02:34 And BiPAP stands for Bilevel Positive Airway Pressure and what that does is it helps the patient with both oxygenation as well as ventilation, and it helps them exhale that carbon dioxide.

    02:46 So what is a good clinical pearl here for you to take home? It’s important to remember that hypoglycemia is a common thing that people can present with and it’s rapidly reversible, especially in your patients who are diabetic, who are on insulin, you definitely wanna be thinking about low blood sugar.

    03:06 You always wanna check a finger stick on patients who have altered mental status.

    03:11 I’ve been fooled before and thought that hypoglycemia wasn’t the cause and I’ve admitted someone actually to the medicine floor without checking a blood sugar.

    03:19 And you definitely wanna make sure that you do this before you go ahead and think about other causes of altered mental status.

    03:26 If you’re unable to check a finger stick for whatever reason, your glucose monitor isn’t working, you don’t have a nurse available to get it for you, but you have rapid access to D50, go ahead and administer that medication.

    03:39 If your patient doesn’t have an IV, if they have very challenging IV access, again, if you don’t have anyone available to get that but you do have access to a medication called glucagon, you can go ahead and give that instead.

    03:53 Glucagon is a medication that’s administered intramuscularly but it can take a little bit more time to work and you also wanna think about the use of glucagon in a malnourished patient.

    04:04 Because essentially, what glucagon does is it goes and it acts on the liver and it causes release of the glucose from the liver.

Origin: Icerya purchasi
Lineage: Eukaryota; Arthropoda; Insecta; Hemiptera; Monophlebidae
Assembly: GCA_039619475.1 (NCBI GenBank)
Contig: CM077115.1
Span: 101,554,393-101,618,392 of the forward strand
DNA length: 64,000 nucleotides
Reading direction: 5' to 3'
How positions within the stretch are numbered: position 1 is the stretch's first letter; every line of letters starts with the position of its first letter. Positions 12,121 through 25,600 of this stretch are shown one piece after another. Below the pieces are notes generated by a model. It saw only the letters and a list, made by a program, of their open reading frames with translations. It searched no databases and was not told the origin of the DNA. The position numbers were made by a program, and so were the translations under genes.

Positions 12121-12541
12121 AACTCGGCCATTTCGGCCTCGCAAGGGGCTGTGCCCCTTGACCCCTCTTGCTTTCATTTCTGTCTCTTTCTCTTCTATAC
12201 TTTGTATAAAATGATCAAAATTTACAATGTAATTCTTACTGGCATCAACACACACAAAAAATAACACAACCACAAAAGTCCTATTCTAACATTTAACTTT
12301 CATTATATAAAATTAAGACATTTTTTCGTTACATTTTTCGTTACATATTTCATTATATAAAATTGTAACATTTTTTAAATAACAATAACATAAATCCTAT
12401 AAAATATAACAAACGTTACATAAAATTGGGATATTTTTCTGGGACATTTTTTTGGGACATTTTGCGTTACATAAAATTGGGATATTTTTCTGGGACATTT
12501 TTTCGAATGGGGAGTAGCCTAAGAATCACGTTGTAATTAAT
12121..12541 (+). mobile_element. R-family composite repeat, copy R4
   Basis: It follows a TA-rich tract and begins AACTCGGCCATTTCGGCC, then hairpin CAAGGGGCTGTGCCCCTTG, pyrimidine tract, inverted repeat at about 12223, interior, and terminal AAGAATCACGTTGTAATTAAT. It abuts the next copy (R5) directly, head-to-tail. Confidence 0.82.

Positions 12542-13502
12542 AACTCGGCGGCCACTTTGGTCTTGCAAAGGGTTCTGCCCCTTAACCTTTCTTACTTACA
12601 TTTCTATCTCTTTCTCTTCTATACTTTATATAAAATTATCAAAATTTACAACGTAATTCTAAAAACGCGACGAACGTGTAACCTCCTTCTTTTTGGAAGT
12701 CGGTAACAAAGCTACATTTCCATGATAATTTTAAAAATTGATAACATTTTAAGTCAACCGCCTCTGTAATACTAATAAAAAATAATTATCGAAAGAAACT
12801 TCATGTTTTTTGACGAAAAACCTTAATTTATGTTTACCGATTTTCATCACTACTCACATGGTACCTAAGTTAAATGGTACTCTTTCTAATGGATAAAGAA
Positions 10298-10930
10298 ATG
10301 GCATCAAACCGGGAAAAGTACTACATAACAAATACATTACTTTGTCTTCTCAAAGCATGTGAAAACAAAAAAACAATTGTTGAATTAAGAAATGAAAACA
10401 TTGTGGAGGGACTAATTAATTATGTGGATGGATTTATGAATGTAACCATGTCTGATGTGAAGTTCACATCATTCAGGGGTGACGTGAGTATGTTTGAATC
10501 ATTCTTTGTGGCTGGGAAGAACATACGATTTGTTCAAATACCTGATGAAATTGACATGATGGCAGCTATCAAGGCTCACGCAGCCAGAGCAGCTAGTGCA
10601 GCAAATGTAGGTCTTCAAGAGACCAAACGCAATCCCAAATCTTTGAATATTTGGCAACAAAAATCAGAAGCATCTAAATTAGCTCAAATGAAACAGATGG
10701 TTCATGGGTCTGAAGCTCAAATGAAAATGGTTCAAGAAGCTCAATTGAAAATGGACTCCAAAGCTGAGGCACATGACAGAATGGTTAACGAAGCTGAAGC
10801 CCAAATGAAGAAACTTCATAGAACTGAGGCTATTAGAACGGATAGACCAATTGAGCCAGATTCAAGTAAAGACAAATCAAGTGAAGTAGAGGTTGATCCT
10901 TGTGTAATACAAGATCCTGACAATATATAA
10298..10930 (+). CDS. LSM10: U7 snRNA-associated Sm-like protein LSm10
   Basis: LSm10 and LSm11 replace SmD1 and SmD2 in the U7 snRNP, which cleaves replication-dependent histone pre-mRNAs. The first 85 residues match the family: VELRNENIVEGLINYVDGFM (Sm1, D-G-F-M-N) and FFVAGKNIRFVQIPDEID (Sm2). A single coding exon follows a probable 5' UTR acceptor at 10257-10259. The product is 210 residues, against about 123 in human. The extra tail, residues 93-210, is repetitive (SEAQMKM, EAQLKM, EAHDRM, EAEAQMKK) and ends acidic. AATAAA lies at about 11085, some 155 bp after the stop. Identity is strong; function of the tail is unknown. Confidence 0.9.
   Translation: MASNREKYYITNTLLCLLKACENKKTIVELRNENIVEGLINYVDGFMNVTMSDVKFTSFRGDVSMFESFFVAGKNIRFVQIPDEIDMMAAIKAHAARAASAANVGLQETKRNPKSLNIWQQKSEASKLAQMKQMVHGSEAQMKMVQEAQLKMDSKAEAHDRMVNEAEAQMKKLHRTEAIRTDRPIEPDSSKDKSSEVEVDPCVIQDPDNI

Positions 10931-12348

04:12 So in order for glucagon to work, your patient needs to go have adequate stores of glucose in their liver.

    04:18 Now, if a patient doesn’t have adequate stores of glucose in their liver, glucagon really might not be as effective.


    About the Lecture

    The lecture Altered Mental Status (AMS): First steps by Sharon Bord, MD is from the course Neurologic and Psychiatric Emergencies.


    Included Quiz Questions

    1. Check blood sugar levels
    2. Check for urine drug screen
    3. Admit in the ICU and start normal saline
    4. Check for serum magnesium levels
    5. Perform CT scan to rule out brain tumors
    1. Thiamine prevents the precipitation of Wernicke’s encephalopathy
    2. Thiamine can treat hypoglycemia faster than D50
    3. Administering glucose first can result in further hypoglycemia
    4. Thiamine correct any underlying electrolyte abnormalities
    5. Initial glucose administration can cause seizures
    1. Respiratory depression
    2. Dilated pupil
    3. Hyperkalemia
    4. Excessive lacrimation
    5. Tachyarrhythmias
    1. Malnourished patients
    2. Hypothyroid patients
    3. Hyper parathyroid patients
    4. Hypocalcemia
    5. Hyponatremia

    Author of lecture Altered Mental Status (AMS): First steps

     Sharon Bord, MD

    Sharon Bord, MD